Egg meets sperm: The female side of the story

October 21, 2010

Researchers at the Swedish medical university Karolinska Institutet have been able to describe the 3D structure of a complete egg receptor that binds sperm at the beginning of fertilization. The results, published in the journal Cell, will lead to better understanding of infertility and may enable entirely new types of contraceptives.

For centuries, the imagination of people has been grasped by the encounter of gametes – egg and sperm-, whose union gives rise to a new individual. At the beginning of conception, binds to proteins in the extracellular coat of the egg, called zona pellucida (ZP). But the molecular details of this fundamental biological event have so far remained obscure.

Luca Jovine's research team at Karolinska Institutet has now managed to determine the three-dimensional structure of the receptor molecule that binds sperm, called ZP3 (see press photos). The detailed structural information, based on data collected at the European Synchrotron Radiation Facility (ESRF), makes it possible to begin exploring at the molecular level how the egg interacts with sperm at fertilization.

The study suggests which parts of the receptor are likely to be directly contacted by sperm, and provides new insights into how the sperm receptor is assembled and secreted from the egg. The findings have important implications for human reproductive medicine, as they may explain how mutations in the sperm receptor gene could cause . The research could also potentially lead to the design of non-hormonal contraceptives specifically targeting egg-sperm interaction.

"The results give a remarkable picture of the female side of fertilization", says Luca Jovine, who has led the study. "But this is, of course, only half of the story. The next step will be to tackle the corresponding molecules on sperm that allow it to bind to the egg."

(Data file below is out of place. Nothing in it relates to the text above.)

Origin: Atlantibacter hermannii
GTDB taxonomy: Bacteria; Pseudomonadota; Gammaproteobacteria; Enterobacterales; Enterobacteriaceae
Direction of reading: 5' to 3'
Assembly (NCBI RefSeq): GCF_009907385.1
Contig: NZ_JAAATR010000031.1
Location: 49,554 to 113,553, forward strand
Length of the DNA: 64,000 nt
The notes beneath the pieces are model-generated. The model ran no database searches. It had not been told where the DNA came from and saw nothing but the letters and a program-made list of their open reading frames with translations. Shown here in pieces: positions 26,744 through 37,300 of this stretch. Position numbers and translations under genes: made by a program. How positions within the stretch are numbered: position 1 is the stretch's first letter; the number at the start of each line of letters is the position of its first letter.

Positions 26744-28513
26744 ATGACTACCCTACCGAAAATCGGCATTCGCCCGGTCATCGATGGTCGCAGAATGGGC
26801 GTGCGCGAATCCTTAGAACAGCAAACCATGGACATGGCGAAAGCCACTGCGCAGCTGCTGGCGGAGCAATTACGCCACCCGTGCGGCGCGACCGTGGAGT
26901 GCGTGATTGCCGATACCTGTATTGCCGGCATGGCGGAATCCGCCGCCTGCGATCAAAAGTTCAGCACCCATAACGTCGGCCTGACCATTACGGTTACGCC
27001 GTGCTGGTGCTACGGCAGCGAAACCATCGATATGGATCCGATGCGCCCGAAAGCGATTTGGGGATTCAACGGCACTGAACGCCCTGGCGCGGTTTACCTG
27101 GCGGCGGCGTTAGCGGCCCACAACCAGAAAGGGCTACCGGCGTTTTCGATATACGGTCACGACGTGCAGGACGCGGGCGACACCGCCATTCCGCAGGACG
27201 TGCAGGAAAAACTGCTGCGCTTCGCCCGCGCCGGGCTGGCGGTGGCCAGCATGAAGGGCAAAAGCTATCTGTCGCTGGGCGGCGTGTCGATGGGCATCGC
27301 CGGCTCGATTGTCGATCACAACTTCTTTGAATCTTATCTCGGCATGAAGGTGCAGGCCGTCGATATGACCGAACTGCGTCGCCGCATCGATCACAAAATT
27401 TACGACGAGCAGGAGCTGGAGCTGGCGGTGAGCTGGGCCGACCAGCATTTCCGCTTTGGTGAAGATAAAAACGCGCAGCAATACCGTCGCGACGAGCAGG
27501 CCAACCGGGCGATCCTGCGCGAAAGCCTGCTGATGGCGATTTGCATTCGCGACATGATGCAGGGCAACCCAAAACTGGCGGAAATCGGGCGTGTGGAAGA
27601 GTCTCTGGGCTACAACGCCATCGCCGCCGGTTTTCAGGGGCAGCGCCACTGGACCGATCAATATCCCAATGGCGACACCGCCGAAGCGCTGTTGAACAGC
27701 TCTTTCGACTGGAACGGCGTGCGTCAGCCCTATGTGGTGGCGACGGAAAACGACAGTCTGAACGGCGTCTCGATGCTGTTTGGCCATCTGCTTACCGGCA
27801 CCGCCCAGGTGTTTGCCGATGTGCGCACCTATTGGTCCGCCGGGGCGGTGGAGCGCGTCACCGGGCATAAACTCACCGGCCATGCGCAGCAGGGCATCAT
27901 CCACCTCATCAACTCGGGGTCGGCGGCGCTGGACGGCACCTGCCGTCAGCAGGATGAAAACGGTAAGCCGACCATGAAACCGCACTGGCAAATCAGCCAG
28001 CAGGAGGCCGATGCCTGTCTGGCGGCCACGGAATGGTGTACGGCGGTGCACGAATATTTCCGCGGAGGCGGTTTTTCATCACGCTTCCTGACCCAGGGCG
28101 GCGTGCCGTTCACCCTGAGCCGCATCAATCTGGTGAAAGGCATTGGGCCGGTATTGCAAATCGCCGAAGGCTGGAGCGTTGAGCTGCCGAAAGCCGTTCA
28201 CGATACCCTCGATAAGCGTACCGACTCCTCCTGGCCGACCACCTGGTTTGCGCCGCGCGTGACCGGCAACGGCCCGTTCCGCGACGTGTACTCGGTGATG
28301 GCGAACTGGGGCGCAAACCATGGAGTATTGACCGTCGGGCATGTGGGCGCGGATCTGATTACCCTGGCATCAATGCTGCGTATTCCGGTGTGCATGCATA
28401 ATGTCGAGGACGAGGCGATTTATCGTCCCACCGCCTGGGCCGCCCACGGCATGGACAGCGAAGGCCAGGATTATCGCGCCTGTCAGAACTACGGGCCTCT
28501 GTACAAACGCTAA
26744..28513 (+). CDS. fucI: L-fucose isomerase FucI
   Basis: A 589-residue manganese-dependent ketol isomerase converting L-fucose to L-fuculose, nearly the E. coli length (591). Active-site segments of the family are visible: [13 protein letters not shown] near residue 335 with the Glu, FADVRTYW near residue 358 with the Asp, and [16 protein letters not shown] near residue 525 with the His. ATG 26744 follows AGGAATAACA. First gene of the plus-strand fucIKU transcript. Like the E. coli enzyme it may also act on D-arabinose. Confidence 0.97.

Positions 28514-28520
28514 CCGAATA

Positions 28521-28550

Explore further: Scientists study how sperm get into an egg

More information: "Insights into Egg Coat Assembly and Egg-Sperm Interaction from the X-Ray Structure of Full-Length ZP3", Ling Han, Magnus Monné, Hiroki Okumura, Thomas Schwend, Amy L. Cherry, David Flot, Tsukasa Matsuda & Luca Jovine, Cell, 21 October 2010.

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1 / 5 (2) Oct 24, 2010
egg and sperm-, whose union gives rise to a new individual.

Sound just what pro-life people say. Once egg and sperm unite we have a new individual. Basic Science 101 - denied by those for abortion.
not rated yet Oct 26, 2010
egg and sperm-, whose union gives rise to a new individual.

Sound just what pro-life people say. Once egg and sperm unite we have a new individual. Basic Science 101 - denied by those for abortion.

Let's be realistic, would you rather have kids born into conditions where they are prone to abuse malnourishment and horrible parents, or a few abortions?

Besides, miscarriage happens in nature very often.

The real problem is promiscuous sex, though how do you stop that in a non violent way without education?

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